Carolina has drafted just one forward in the top 37 overall picks of the last four NHL drafts—Elias Lindholm at No. 5 in 2013—and sports an alarmingly sparse cast of promising forwards under the age of 22. Marner would be the most offensively dynamic 'Canes selection since Eric Staal in 2003.
It's hard to remember a top draft prospect in recent history with more negative attention paid to his size than in the case of Marner.
He's officially listed at 5'11" and 160 pounds, although other sources range between 155 and 165 pounds. Nathan Gerbe, by comparison, is 178 pounds.
Despite the NHL's recent trend away from big, muscular enforcers to smaller, slicker playmakers and the mirroring decrease in the perceived importance of size, it remains a very noteworthy attribute for any player in the league. Twenty of the top 25 scorers league-wide this season weighed at or above 200 pounds.
Marner undoubtedly needs to bulk up a lot to survive at the professional level. Regardless of the changing role of size, that is a must.
But it's also reasonable to expect such significant growth from Marner in the years ahead. He's not the kind of top-10 prospect who would immediately jump to the NHL (unlike Jeff Skinner in 2010), and any team that picks him—including possibly the 'Canes—would do so while committing to keep Marner in juniors and/or the AHL for another two years or so.
At age 19 with Boston College, the aforementioned Gerbe was listed at 165 lbs. He's added on 13 more in the eight years since onto his 5'6" frame, five inches shorter than Marner and therefore with five inches less body structure on which to add weight.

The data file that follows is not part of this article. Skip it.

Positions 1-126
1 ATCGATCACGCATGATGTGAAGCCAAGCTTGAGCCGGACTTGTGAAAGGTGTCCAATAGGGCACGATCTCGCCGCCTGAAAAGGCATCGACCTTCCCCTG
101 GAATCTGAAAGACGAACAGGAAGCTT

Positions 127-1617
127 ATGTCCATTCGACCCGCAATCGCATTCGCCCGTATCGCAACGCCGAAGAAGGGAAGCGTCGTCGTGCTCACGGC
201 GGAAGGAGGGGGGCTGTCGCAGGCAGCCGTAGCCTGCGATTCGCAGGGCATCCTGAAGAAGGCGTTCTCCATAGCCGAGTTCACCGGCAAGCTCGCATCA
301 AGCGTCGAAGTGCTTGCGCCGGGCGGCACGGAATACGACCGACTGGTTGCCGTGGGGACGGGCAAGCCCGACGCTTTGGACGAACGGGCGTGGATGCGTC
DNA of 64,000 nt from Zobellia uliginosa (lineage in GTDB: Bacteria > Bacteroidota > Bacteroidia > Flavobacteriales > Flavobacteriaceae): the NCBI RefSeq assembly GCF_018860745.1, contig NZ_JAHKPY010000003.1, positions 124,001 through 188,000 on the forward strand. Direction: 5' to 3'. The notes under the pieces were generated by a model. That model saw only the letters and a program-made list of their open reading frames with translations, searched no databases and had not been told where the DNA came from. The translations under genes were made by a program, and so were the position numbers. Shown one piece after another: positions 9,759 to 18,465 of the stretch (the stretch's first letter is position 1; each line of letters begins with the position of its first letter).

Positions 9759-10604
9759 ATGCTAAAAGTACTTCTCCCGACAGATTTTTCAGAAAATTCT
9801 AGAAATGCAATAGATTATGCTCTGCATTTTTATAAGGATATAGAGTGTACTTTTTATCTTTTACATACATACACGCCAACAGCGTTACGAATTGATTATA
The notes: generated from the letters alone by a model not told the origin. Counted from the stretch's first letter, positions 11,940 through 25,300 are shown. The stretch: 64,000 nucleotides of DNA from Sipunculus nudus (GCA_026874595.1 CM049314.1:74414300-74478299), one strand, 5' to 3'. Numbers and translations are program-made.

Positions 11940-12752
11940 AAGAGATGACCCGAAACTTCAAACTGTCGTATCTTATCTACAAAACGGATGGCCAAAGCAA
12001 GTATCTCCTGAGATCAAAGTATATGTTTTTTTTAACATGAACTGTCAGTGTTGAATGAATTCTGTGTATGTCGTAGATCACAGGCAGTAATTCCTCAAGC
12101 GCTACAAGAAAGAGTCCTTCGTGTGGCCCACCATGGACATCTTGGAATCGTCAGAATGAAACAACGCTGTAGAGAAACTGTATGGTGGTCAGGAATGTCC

The second overall pick in 2010, Tyler Seguin, stood at 6'1" and 172 pounds at the time of his selection. He's substantially stronger today, having grown to a solid 200 pounds in the half-decade since.
It's common for flashy forwards to add 20 or 25 pounds in the years after being drafted as they conclude their physical maturation and develop their game for the NHL level.
Marner is also confident about his small stature. Said Marner to NHL.com's Mike Morreale in March:
The NHL right now is at a point where size doesn't matter; it's all about the skill and passion. I think if you go out there and show that you're willing to go every shift, willing to prove a point and prove that you can hold your own, that skills are more important than the size.
Whether those bold statements are interpreted as a representation of impressive confidence or a selling pitch to cover up a known weakness is up for personal interpretation.
Marner also needs improvement on his long-distance skating speed and explosive stride (he's a quick but not particularly powerful skater), as well as in the physical and checking aspects once he adds a few more pounds.
The exciting upside of Marner is well-known.
So is his lack of size.
Whether or not the Ontario is squirming into a red and white sweater on June 26 will depend solely on, first, his availability at the No. 5 slot and, secondly, Ron Francis' gutsiness when announcing the team's selection at the podium moments before.
Marner could be either one of the NHL's next big stars, the Hurricanes' biggest first-round disappointment since Philippe Paradis or another team's risky venture carrying the same two potential outcomes.